A young person who was treated at Newbridge has turned to her creative talents during lockdown to raise money for the eating disorders charity, Beat.

Hannah, who is 19, has launched her own handmade jewellery line, aptly named ‘feed beads’, which has been so successful that she raised £700. Her supportive sister, who used to regularly visit Newbridge while she was in treatment, has achieved match funding from The Pavers Foundation, the charitable facet of Pavers, the shoe company. Together, they have raised a total of £1,400.

“While she was at Newbridge, my sister was often doing all sorts of arts and crafts activities. She has always been creative, and I think it was a good, mindful thing to do things like crochet and art while she was struggling with her eating disorder.”

Covid and lockdown has brought many challenges for people who have been affected by eating disorders, but Hannah has found turning to creative hobbies is both helpful for herself and for others.

“She just picked it up from bit and bobs available, making things like necklaces and bracelets,” said her sister, Holly. “Then she started making orders for Christmas and it all took off.

“It’s fantastic that she has raised so much money for a cause close to her heart. I wanted to support her and applied to The Pavers Foundation, where I work, for a grant. I was so pleased when the committee offered to match my sisters’ funding and give £700.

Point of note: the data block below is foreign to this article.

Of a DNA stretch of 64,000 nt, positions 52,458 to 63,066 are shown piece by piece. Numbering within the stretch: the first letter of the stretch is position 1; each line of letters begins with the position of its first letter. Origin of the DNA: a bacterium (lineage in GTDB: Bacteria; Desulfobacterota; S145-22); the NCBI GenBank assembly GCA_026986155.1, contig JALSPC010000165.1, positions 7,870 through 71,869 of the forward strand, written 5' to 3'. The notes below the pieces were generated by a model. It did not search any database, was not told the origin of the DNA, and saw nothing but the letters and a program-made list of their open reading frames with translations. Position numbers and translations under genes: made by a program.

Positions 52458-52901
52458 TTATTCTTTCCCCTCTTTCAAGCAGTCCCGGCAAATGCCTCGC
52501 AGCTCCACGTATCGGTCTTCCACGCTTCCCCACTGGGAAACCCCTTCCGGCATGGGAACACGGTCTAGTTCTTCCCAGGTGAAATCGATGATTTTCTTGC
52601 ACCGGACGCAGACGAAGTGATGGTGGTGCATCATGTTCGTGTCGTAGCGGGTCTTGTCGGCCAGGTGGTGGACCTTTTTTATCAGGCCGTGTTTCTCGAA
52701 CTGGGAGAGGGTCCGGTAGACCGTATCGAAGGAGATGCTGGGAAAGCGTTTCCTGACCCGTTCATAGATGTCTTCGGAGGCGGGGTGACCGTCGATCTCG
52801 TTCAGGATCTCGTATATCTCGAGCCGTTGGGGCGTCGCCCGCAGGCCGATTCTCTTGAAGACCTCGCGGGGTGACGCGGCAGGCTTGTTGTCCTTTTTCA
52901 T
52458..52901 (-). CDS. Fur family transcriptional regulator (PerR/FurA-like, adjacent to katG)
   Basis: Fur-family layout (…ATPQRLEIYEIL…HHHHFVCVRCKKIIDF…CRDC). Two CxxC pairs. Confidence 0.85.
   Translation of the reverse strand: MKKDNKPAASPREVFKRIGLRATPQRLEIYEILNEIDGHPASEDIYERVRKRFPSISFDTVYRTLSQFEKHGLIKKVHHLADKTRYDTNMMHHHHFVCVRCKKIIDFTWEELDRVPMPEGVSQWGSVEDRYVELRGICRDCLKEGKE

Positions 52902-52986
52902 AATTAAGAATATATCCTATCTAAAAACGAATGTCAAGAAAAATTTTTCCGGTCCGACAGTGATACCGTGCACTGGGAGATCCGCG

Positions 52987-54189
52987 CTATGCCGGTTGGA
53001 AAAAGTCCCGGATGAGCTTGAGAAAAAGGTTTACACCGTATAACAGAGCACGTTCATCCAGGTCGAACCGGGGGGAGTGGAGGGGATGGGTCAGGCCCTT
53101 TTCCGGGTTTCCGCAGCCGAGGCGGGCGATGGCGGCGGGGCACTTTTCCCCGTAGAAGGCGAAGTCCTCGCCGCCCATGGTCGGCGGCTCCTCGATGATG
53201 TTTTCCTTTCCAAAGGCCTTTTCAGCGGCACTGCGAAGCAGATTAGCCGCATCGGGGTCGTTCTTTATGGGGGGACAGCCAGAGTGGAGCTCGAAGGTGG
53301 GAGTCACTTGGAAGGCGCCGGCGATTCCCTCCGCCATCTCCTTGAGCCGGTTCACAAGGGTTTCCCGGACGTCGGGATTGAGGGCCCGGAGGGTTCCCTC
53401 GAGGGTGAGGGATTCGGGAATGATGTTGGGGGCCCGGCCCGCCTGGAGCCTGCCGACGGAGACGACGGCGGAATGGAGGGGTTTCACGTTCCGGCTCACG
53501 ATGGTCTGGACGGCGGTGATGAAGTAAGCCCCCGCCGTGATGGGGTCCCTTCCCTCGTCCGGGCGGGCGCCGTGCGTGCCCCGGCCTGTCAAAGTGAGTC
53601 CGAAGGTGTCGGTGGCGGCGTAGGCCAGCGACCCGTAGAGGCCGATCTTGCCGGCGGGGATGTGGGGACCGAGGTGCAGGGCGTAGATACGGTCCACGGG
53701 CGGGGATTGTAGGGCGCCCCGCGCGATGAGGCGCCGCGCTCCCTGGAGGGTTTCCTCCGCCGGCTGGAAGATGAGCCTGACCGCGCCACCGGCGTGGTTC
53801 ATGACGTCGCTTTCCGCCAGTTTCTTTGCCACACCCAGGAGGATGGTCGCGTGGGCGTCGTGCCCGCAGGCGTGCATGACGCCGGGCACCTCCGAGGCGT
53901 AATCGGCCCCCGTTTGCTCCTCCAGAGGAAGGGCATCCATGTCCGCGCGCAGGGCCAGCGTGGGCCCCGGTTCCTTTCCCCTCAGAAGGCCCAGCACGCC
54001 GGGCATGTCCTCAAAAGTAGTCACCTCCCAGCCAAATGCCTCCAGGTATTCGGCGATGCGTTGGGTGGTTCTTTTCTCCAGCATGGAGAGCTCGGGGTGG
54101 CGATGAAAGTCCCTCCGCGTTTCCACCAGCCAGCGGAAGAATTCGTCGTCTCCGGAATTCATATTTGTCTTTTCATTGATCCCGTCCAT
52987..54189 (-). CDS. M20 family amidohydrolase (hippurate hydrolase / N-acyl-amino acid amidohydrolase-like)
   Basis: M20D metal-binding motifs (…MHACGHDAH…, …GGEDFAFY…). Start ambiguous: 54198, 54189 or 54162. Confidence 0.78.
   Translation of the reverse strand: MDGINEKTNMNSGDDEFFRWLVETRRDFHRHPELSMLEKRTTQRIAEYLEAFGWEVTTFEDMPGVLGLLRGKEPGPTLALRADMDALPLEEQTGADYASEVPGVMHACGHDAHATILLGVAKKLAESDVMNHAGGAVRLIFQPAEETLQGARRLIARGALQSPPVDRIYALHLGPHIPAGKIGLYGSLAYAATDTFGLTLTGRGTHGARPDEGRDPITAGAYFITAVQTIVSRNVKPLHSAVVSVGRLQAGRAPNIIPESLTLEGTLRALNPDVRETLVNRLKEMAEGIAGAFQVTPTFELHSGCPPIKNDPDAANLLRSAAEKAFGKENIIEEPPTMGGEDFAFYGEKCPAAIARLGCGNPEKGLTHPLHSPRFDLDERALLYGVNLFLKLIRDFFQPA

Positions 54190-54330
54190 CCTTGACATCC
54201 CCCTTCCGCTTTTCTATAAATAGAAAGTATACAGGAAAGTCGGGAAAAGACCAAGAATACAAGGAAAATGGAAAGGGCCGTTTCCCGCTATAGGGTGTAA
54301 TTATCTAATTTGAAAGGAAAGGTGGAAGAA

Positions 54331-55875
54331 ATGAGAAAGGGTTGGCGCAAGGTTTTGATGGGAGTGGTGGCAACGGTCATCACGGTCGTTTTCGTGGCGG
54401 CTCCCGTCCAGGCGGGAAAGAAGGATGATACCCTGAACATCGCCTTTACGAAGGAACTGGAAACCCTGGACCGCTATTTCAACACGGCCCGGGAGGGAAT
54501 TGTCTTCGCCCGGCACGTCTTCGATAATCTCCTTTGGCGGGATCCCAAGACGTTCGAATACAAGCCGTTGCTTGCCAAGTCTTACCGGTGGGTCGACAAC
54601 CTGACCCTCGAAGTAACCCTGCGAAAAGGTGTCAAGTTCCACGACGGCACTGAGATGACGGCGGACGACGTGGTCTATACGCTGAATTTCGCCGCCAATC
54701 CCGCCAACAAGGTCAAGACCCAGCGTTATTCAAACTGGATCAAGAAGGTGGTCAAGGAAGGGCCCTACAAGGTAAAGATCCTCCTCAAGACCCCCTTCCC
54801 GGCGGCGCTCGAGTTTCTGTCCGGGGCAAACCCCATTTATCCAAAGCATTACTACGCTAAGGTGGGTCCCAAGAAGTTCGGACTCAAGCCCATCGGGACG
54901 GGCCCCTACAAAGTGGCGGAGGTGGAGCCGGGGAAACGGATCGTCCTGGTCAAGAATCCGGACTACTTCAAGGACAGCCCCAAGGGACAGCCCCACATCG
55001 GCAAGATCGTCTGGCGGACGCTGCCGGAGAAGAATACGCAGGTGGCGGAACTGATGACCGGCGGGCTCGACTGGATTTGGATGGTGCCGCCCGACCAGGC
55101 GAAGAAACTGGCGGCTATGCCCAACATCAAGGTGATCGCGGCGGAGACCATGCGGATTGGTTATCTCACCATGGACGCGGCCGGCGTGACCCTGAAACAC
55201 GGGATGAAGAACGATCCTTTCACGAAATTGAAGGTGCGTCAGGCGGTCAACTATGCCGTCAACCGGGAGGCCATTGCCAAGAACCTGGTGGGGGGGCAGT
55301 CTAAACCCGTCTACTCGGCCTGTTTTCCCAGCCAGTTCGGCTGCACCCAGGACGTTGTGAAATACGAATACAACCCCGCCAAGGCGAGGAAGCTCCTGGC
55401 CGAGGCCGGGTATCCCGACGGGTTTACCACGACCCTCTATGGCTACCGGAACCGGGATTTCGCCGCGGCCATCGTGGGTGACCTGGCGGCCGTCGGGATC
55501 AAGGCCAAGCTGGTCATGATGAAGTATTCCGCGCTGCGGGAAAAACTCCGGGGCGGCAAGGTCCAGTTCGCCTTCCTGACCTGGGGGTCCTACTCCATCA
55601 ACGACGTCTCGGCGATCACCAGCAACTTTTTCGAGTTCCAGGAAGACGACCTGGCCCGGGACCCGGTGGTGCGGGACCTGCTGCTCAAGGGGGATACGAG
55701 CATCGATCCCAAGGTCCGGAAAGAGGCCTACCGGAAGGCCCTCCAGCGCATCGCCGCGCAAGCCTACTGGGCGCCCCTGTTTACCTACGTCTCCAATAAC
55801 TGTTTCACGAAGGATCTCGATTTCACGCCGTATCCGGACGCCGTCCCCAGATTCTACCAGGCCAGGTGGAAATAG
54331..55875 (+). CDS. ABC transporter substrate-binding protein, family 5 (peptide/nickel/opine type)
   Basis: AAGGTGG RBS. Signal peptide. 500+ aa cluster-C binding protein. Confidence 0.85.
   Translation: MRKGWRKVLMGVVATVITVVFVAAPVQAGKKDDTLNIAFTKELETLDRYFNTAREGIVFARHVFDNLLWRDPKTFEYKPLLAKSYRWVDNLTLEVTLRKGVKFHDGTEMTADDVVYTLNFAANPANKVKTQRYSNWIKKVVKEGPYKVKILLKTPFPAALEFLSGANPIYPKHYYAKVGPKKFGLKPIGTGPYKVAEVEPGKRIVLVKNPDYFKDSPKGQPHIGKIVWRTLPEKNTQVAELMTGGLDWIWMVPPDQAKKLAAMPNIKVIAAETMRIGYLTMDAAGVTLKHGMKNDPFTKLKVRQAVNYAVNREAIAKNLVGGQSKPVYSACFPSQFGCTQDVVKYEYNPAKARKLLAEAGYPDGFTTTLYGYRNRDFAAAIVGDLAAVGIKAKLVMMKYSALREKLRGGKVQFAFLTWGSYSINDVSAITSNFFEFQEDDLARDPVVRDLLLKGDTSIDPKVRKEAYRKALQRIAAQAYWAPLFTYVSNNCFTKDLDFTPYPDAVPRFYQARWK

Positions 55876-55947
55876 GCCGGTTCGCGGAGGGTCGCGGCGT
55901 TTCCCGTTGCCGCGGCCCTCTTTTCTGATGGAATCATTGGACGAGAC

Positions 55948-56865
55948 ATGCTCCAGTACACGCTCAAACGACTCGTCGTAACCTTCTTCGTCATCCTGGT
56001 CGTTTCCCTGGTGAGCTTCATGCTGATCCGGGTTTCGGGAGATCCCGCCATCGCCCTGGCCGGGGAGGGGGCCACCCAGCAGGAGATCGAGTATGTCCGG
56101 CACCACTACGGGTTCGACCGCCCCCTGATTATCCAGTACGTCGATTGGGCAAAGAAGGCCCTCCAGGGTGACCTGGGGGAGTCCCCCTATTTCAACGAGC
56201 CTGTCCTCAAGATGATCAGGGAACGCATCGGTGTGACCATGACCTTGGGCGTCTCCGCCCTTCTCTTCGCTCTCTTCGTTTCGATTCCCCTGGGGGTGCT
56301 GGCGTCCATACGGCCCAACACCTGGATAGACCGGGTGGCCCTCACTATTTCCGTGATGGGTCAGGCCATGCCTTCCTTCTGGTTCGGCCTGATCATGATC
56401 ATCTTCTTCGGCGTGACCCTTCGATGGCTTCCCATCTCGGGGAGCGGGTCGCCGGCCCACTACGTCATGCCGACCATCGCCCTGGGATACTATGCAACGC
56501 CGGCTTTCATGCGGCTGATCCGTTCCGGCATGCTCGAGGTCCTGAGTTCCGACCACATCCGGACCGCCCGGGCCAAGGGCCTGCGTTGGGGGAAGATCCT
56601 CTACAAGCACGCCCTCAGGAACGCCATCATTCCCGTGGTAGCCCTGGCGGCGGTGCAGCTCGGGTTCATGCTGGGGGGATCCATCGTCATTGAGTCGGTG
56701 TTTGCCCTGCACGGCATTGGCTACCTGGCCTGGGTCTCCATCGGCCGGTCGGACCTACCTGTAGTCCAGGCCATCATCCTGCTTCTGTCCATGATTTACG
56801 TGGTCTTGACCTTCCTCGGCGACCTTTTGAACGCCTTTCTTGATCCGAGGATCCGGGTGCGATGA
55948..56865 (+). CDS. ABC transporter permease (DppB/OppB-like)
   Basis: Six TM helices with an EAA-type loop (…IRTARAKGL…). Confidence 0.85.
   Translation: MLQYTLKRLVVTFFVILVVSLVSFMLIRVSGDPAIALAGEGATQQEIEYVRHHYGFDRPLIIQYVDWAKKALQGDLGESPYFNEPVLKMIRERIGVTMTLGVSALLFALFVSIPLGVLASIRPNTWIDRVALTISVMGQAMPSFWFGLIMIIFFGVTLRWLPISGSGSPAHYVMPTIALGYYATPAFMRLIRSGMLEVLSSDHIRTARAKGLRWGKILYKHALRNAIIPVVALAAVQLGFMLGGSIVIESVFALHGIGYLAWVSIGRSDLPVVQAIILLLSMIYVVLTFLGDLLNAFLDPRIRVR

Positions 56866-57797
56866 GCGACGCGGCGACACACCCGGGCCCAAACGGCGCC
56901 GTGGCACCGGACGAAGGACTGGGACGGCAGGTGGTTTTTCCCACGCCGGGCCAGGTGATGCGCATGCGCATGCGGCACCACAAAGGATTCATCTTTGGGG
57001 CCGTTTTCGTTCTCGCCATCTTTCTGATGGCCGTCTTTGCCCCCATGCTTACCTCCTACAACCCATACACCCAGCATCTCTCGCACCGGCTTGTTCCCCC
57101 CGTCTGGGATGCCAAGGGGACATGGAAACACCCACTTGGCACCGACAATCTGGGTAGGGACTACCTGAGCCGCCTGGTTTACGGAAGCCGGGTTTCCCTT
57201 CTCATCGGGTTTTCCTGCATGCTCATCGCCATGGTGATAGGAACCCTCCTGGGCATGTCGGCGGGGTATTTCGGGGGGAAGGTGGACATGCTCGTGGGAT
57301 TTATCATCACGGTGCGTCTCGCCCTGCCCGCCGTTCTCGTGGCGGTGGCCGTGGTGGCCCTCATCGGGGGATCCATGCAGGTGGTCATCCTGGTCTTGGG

The Pavers Foundation invites employees of Pavers, Jones Bootmaker and Herring Shoes to submit grant applications to causes they are passionate about, and make a difference in areas of health, education and community. The Foundation loves to make donations which will have impactful and long-lasting effects on the charities they reach, and also to recognise the hard work and dedication of its own colleagues, and those within the wider community. This donation on Hannah’s behalf not only acknowledges her wonderful efforts to help those in need, but will also go on to benefit many more people who have been affected by eating disorders.

“My sister was very poorly when she came to Newbridge and we will always be grateful to everyone who took such great care of her, and helped her regain her health enough to come home in summer 2018. It is so important to support charities like Beat, who not only consider those who are ill, but their families and loved ones as well, who can be equally badly affected by the traumatic impact of eating disorders.”

Natalie Maley, Hospital Director for Newbridge, said: “It is wonderful to hear of young people who have been with us go on to use their abilities in such a positive way.

“We know that lockdown brings particular challenges to people who have been affected by eating disorders; this is a great example of how mindful hobbies, such as making jewellery, can provide a great coping strategy during difficult times.”

Since achieving the match funding, Hannah has raised another £200 on her own, bringing the grand total raised to £1,600.